The Home Inspection Process
You don't have to have a home inspection before purchasing a home in North Carolina; however, it's generally recommended that you do so. While a home inspection is not comprehensive, it may find issues with your home that need to be addressed.
Inspectors don't give homes pass/fail grades. Instead, they do a thorough - though mostly visual - inspection. They make notes on any issues or deficiencies in the house.
Ultimately, the decision to purchase is up to you and your risk tolerance. You can make the purchase of your home contingent on a positive inspection, too.
North Carolina Regulations
As mentioned before, a home doesn't need to undergo an inspection before a sale. However, you may need another kind of bathroom inspection in North Carolina if you're remodeling.
Any bathroom remodel that involves removing or constructing a shower enclosure or adding an electrical point requires a permit in North Carolina. Depending on your municipality, you may need to have a successful visit with your local inspector before the installation is complete.
When it comes to a bathroom remodel, you should have a contractor that applies for the necessary permits, is ready for municipal inspection, and conducts their own high-quality inspection.
Shower Pan and Bathtub Cracks and Failure
Testing the pan or bathtub is central to any shower inspection and the key to seeing if a shower installation is successful. It's also the part of the process that many contractors skip because it takes a long time. Tub testing involves filling the tub completely, testing the drain overflow, and then watching the water drain to catch any leaks or cracks.
All shower installations have a Lifetime Warranty
A shower inspection will also be able to spot any leaky fixtures in your setup. Once leaks have been identified, we can determine whether you need all new fixtures or just new gaskets.
Handheld showerheads are notorious for leaks. By checking them right after installation, you can make sure they last their intended lifespans.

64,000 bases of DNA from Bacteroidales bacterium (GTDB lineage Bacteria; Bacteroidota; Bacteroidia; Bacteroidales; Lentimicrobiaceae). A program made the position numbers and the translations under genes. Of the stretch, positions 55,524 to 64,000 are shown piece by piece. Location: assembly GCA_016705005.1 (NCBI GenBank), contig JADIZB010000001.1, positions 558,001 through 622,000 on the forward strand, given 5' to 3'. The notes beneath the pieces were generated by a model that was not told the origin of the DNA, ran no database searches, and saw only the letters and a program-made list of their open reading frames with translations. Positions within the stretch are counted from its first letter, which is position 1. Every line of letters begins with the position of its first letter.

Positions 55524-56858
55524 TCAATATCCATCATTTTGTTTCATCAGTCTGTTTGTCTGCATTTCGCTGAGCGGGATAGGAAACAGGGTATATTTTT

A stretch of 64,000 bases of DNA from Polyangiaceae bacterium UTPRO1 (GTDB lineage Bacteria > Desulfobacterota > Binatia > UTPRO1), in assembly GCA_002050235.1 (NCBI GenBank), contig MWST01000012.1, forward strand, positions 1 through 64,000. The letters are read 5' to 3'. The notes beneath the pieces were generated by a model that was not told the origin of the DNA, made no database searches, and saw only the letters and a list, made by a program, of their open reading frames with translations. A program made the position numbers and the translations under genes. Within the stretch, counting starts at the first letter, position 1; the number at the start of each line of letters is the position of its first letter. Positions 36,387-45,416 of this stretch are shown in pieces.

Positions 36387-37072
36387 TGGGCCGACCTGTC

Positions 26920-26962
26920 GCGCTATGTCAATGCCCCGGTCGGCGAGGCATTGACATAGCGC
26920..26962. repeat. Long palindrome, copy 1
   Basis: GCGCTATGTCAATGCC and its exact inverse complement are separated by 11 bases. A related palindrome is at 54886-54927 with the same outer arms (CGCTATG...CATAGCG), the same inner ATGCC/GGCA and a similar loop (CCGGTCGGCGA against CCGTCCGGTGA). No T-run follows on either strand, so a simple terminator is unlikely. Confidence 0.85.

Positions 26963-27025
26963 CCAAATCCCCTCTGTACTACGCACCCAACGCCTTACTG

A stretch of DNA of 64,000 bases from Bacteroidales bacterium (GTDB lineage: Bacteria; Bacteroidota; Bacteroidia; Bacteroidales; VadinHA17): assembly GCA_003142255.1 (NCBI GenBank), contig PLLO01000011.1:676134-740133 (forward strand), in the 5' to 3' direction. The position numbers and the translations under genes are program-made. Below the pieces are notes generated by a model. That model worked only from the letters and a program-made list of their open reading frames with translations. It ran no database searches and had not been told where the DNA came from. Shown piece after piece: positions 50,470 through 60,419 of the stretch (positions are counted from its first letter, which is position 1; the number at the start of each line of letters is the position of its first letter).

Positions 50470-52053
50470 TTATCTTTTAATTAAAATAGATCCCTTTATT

What to Look Out For
There are a few additional things you should keep an eye on during your stress test.
Level Entry Challenges
If you're building a level entry shower, a flood test is harder to do but even more critical. A level entry requires that the floor be slightly slanted to keep the water inside the designated area. It also requires a watertight shower pan.
A flood test in a level entry shower requires constructing a barrier to keep water in the shower area for 24-72 hours. Yes, it takes extra time and work, but if your contractor wants to build a level entry, they should be willing to test it properly.
Schedule an Inspection
Are you buying a new home or getting ready to remodel your current one? If you're ready to have the shower experts take a look at yours, book a consultation with Solace today!
The flood test isn't over after the time limit has passed and the seal has held. A good test will also check how the water drains.
Water should drain from the shower quickly and completely. It should have a direct, sloped path out and shouldn't gather anywhere but around the drain.
Plumbers sometimes refer to these areas where water collects as "bird baths." These bird baths are great places for mold and mildew to grow, so get rid of them as soon as possible!
Your shower should also have "weep holes" or additional pathways that help to drain water quickly. These should be unclogged and work correctly during the test.
It may seem like a minor thing to check, but in a true flood situation, weep holes can help save you from disaster.